Gloria Calderón Kellett, who serves as co-showrunner of the series alongside Mike Royce, praised the texture and nuance Machado brings to the character: “I don’t think people get how difficult it is to play multi-camera grounded. She’s real and raw. She’s emotional, she’s funny, she’s silly, she does physical comedy. The woman can truly do it all.” Machado’s range is something Calderón Kellett took notice of back when she too was navigating the acting scene.
“Back in my acting days, I would always lose parts to this Justina Machado person,” Calderón Kellett says by phone. “It became a joke. If I saw that she was on the sign-in sheet, I would just leave. And then I started watching her work and I understood why. She’s brilliant. I was a fan. Every time she showed up in something, it really did feel like: ‘This is somebody who represents me; this is the first time I am seeing myself on TV’ — through Justina.”
She gets high praise too from costar Moreno, whose career helped blaze a trail for Latino actors in Hollywood.
“She is one of the best people I’ve worked with in my life — bar none,” says Moreno, who affectionately refers to Machado as “nena” (sweetie). “She moves me. She makes me laugh. And she’s a terrific scene partner, because we have great chemistry and an enormous respect for each other. There’s something about her that is so true as an actress. And you can’t buy that.”
Still, it’s not lost on Machado that she’s trying to prove television viewers will watch a show that revolves around a Latino family roughly two decades after a network executive suggested they wouldn’t. Machado was cast as the lead in the late ’90s comedy pilot “I Love Lupe,” which featured a Latino family. When the series wasn’t picked up, Machado, who was in her early 20s, received a call from the executive to explain why: “He literally called my house, nice man... and said, ‘My God, your pilot is so great. Everybody loves you, everybody. But we don’t think America is ready for a Latino family.’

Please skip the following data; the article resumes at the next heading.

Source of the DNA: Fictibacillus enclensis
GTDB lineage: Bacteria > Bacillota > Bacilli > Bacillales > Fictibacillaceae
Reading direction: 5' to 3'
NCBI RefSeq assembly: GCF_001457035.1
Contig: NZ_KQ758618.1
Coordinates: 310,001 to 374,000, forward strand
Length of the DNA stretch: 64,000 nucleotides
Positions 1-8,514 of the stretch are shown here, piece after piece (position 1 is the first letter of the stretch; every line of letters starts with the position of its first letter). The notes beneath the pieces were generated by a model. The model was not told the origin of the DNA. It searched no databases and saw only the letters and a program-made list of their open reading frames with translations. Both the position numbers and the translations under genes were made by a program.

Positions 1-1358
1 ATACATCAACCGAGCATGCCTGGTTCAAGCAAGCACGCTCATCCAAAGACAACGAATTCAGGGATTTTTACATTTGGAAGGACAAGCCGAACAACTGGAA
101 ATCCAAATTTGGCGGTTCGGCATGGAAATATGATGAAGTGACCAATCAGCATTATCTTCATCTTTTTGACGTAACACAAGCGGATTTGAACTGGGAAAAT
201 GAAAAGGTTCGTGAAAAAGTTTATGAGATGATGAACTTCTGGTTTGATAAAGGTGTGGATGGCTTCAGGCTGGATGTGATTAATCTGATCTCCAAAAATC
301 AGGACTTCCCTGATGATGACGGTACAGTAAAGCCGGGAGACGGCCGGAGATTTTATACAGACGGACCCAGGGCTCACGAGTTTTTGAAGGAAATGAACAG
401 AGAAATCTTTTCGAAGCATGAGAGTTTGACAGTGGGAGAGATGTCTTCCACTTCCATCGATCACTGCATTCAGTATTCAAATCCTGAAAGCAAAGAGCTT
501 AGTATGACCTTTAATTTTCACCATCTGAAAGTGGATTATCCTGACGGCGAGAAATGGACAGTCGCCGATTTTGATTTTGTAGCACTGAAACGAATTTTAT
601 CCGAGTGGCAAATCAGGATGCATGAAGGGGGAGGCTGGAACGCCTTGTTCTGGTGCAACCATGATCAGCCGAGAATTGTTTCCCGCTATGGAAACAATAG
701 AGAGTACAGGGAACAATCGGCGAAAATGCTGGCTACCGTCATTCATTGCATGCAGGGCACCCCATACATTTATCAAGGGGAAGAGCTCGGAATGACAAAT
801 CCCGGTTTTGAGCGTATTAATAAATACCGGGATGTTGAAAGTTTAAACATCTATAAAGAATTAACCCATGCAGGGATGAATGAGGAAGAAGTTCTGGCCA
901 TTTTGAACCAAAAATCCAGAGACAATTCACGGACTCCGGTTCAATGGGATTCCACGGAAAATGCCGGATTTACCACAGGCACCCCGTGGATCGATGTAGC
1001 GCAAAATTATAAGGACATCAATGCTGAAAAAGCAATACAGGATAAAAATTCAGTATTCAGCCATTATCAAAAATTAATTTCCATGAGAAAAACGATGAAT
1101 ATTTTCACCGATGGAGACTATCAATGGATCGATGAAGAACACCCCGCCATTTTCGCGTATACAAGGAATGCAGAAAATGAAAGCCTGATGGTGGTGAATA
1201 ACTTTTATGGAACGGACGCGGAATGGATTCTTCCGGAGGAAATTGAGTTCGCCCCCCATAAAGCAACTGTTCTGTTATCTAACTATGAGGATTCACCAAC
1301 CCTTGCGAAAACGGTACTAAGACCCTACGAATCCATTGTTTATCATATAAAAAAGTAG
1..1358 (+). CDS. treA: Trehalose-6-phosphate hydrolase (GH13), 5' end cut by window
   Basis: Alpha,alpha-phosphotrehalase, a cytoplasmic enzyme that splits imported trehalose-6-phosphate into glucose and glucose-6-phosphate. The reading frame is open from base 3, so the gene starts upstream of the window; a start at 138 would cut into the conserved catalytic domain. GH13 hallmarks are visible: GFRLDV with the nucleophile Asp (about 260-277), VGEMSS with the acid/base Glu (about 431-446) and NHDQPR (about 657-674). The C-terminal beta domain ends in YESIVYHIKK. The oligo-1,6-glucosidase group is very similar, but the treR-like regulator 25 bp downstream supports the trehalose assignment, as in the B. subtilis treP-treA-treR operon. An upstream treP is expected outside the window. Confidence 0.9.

“That was acceptable for him to say — ‘America’s not ready for [a] Latino family.’ Like, what? And that was the ’90s! And look at today. How many Latino families do you see on television? So America better get ready because we’re here. We’re here.”
Born and raised in Chicago to Puerto Rican parents, Machado was always “making up scenarios” and roles to act out with her siblings but never imagined it could actually happen. On a recent episode of “Dancing With the Stars,” the actress shared a letter she found during a trip back home in which she, as a 5-year-old, expressed her desire to be a performer. But it wasn’t until her time in the Latino Chicago Theater Company that she gained the confidence to see herself as an actress and decided to make a career out of it.